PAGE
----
Asquasentera, found also in Ne-         Ammoccià, Neap.  ammucciare
     apolitan, fonte battesimale.                  (tacere di mala voglia); na-
Addaccià, Neap. addacciare; am-             scondere.

818                                         ALFONSO DE SALVIO

Amprone, balordo.                              Catosce, lucciola.
Anginaglie, anguinaia.                        Catuosce < *cata-ostium, pian
Anguna, alcuna.                                       terreno.
Annammarà, It.  inamarire (ob-           Ce, che (interrogative and ex-
     solete), intristire.                                  clamative).
Appannà, It. appannare (offu-             Cerme, It. cerme (obsolete)
     scare); socchiudere.                            means tutto il capo; here it
Appaurà, Neap. appaurare; im-                means cornicione.
     paurire.                                          Chianca, in Neap. it means bec-
Apprettà, Neap.  apprettare;                    cheria; here it means lastra.
     querelarsi.                                      Chiascione < jacere, lenzuolo.
Appilà, Neap. appilare; tappare.         Ci, chi (interrogative).
Arranchelenude, totalmente po-         Ciarlasane, it is said of a per-
     vero e ignudo.                                     son who stands always erect
Asche < *asclam, also in Neap.,              and is unable to move freely.
     scheggia.                                       Cimica < cyma, testa, cervello.
Ate, altro.                                            Cince, focaccia.

Atteveglie, pipistrello.                         Cingula, in Neap. it means fron-
Ca, in Neap. it means per-                      zolo; here it means ramo.
     ciocchè; here perciocchè and        Ciuccio, ciuco, asino.
     also che, both relative pro-             Civiedde < civis in illo; nessuno,

     noun and conjunction.                         niente.
Cacaglie, Neap. cacaglio; scilin-         Craie < cras, domani.
     guato.                                             Crewe, io credo.
Cacciafumo, cammino.                       Criduzze criduzze, lungo la spina
Calanca, in Italian it means                      dorsale.
     seno di mare; here it means           Crogne, conchiglia.
     frana.                                              Cuccemunnedda, Neap. coccia-
Camastra, catena per il focolare.              vannella; cutrettola.
Campescia, un tratto di terreno           Cuffiature, vaso di legno.
     per pascolo.                                    Cunsuprine, cugino in secondo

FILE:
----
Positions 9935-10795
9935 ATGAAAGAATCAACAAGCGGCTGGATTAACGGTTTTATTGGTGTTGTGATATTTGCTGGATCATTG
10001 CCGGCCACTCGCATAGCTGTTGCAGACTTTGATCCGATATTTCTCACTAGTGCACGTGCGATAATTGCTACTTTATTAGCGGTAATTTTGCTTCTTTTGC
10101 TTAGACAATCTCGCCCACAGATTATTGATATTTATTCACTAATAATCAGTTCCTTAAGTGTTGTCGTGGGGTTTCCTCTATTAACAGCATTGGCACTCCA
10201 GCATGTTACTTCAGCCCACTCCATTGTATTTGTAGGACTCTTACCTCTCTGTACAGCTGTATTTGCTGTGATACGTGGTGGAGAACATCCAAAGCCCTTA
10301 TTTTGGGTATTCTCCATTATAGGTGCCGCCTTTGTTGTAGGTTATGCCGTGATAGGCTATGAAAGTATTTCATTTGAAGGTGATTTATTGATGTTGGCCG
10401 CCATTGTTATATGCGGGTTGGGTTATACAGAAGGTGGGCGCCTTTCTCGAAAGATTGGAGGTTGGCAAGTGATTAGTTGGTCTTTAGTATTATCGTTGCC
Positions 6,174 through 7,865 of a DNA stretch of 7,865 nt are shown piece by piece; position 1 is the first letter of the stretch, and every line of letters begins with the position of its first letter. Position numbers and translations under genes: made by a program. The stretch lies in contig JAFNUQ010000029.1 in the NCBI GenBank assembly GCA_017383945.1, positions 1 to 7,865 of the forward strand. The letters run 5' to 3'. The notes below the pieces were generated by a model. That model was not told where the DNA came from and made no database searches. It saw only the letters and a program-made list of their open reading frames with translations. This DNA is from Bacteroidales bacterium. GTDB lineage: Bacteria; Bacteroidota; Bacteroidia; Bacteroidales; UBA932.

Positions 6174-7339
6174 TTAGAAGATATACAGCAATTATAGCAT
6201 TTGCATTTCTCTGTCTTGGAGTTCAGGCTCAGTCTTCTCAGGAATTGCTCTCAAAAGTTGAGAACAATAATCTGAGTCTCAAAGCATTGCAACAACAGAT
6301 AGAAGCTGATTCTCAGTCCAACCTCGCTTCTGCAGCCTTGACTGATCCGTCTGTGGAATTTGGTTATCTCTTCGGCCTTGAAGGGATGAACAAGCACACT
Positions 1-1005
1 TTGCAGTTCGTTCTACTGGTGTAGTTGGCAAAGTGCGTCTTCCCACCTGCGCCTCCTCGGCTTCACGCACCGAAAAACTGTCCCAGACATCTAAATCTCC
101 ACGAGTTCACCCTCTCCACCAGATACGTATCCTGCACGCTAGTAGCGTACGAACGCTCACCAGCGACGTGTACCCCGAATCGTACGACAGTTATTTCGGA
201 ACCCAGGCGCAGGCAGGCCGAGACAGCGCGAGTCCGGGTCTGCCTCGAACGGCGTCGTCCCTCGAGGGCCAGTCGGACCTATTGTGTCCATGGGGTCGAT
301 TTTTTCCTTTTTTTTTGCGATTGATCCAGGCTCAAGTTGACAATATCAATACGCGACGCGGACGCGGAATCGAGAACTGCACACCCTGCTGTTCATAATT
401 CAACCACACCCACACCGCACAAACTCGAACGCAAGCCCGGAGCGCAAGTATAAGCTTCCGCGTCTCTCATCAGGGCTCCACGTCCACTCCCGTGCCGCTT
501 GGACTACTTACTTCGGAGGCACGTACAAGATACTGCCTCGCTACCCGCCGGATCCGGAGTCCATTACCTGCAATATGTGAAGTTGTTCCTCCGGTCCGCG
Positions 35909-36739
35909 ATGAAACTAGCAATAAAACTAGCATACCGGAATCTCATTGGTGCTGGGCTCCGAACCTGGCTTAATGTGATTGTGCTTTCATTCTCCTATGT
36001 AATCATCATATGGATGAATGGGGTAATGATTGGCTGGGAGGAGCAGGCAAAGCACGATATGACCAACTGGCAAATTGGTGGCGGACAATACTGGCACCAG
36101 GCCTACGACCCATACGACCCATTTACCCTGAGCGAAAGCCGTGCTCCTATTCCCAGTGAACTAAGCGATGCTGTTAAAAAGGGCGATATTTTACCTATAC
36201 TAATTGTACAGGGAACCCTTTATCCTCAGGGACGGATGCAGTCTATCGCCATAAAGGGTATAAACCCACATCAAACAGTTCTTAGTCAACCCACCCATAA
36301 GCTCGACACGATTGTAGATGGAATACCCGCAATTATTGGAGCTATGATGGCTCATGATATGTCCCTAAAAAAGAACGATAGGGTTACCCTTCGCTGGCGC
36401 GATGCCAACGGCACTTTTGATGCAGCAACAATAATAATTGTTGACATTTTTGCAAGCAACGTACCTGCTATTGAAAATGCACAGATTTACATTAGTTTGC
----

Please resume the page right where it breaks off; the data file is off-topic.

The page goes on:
Cancariata, Neap.  cancareata;                grado.
     paternale.                                      Cuosto, fianco.
Cannarute, Neap. cannaruto;             Curnale, corniolo.
     goloso.                                           Cuttinera < cutem negram, gon-
Capisciole, Neap.  capesciola;                 na.
     nastro.                                            Dece, dire.
Carosa, il luogo dove si tosano           Devacà < de vacare, Neap.  deva-
     le pecore.                                             care; vuotare.
Carosielle, Neap.  carosiello; sal-       Diquo, io dico.
     vadanaio.                                       Driviglià < *de revigilare, sve-
Casorà, Neap. carosare; tosare.               gliare.
Casutaro, deposito di cacio.               Farinazze, farinata, polenta.
Catacuoste < *cata-costam, com-      Fascetedde, Neap.  fascetillo;
     pagno.                                                fascetto di legna.

                          STUDIES IN THE DIALECT OF BASILICATA               819

Filone, It. fellone; here, min-          Mbarà, imparare.
     chione.                                      Mberucite, inferocito.
Frese, It. forese (contadino);         Mbierno, inferno.
     here, contadino impiegato a     Mbortà, importare.
     anno.                                         Mbriache, ubbriaco.
Fricena, Neap. frecola; minuz-       Melope, Neap. nveloppa; busta.
     zolo.                                          Mente-cuncta-posce < mente-cunc-
Fucazza, focaccia.                              tat-poscere; perdonami.
Fumiere, It. fumiere means            Merque, Neap. merca; segno.
     l’acido del letame; here, le-       Mesaruolo, mesaiolo, che lavora
     tame.                                              a mese.
Garamedda, It. caramella; here,    Mienza, in mezzo.

     midolla.                                      Miere, vino.
Gazale, mascella.                           Migliera, moglie.
Ghianà < *planare; Neap.  nchia-   Modde, molle.
     nare; salire.                                    Morra, Neap. mmorra; folla.
Ghette, treccia.                                   Mpunteddà, puntellare.
Gruffulà, It. gruffolare (mangia-          Mungiaturo, il luogo dove si
     re in modo indecente come i               munge.
     porci; a more archaic mean-          Murgia < *muricem; rupe.
     ing is grugnire); here, rus-              Musce, moscio, lento.
     sare.                                               Muzzico, morso.
Gualane, Neap. gualano (gar-            Naca, culla.
     zone di campagna); here co-         Ncincilonne < in coelo coelorum,
     lui che guarda animali vac-                 in alto.
     cini.                                                Ndo, dentro, nel.
Igli < ilia, fianchi.                                 Necà < necare, annegare.
Jaccà < flaccare; Neap. sciaccare;     Nfonne, Neap. nfonnere; ba-
     rompere la testa.                                 gnare.